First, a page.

Yet this synopsis, some version of which graces most reviews, only covers a small portion of Sparrow’srunning time; in fact, the described plot only starts to really unfurl about 50 minutes in. For almost the first hour, Shiller is concerned primarily with depicting his subject in long documentary-like sequences of village life, the forests and rivers with which it is closely tied, and the roving herd of horses itself. We learn of the town’s background and the herd’s mysterious origins through voice-overs intoned by Mitia’s grandfather (Sergei Reushenko), who writes local history in his modest room (decorated with a portrait of Marshall Zhukov) so that “some memory will remain.” (The film’s naturalism is further enhanced through long shots showing the villager’s interactions; a sparse soundtrack; and the use of real locations, non-professional actors and improvised dialogue.)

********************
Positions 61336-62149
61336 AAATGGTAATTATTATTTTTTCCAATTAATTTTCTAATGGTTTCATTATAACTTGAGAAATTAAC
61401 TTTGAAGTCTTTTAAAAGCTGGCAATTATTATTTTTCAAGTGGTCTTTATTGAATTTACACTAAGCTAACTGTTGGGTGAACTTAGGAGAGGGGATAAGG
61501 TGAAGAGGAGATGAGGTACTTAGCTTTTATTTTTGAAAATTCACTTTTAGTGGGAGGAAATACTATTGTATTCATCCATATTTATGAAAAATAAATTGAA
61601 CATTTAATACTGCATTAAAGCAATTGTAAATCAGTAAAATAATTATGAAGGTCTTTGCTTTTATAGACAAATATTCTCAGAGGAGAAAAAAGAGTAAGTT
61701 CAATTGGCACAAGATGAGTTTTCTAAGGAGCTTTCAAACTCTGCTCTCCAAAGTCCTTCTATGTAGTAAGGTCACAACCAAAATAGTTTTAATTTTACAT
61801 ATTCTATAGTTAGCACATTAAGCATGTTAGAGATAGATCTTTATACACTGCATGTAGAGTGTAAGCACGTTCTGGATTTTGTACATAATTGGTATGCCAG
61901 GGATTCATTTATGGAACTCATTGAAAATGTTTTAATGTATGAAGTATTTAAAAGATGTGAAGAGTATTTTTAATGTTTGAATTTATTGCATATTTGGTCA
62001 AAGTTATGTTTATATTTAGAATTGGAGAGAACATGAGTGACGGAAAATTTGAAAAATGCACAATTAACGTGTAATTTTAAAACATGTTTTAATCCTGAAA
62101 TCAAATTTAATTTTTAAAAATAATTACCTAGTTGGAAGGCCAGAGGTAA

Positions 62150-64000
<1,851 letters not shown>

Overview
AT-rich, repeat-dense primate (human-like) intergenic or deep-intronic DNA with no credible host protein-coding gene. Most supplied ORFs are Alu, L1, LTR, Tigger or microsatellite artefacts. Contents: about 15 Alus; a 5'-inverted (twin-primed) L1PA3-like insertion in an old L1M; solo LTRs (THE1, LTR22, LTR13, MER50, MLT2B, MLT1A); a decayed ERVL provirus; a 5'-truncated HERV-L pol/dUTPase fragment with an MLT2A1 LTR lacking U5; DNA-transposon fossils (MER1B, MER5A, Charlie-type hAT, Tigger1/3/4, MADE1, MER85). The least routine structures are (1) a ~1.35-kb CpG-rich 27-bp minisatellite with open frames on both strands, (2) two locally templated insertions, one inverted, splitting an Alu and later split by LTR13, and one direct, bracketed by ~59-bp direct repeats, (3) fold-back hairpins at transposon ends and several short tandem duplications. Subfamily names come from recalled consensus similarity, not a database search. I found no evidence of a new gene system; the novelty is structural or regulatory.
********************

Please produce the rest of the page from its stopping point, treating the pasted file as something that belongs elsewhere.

sparrowThese heartfelt sections, though “realistic,” at times grow tedious: for example, when Sparrow philosophizes on and on to his grandfather about the nature of the cosmos (in this movie, it is the adults who learn from children); at such moments the young, improvising Babushkin, a pupil at a Sergino elementary school, clearly struggles to come up with something to say, and appears desperate for the director to yell “Cut!”[2]. The movie also suffers from some overly-obvious mise-en-scène, as when Mitia’s father first discusses the sale of the horses and grandfather falls ill with a “heart ailment”; in a movie filled with brightly sun-lit daytime scenes,[3] this is the only sequence that happens at night. Throughout, Shiller makes plain his affection for the wisdom of country people, the fundamental goodness of those who dwell in what he calls, without irony, the glubinka (hinterlands, backwater, the sticks).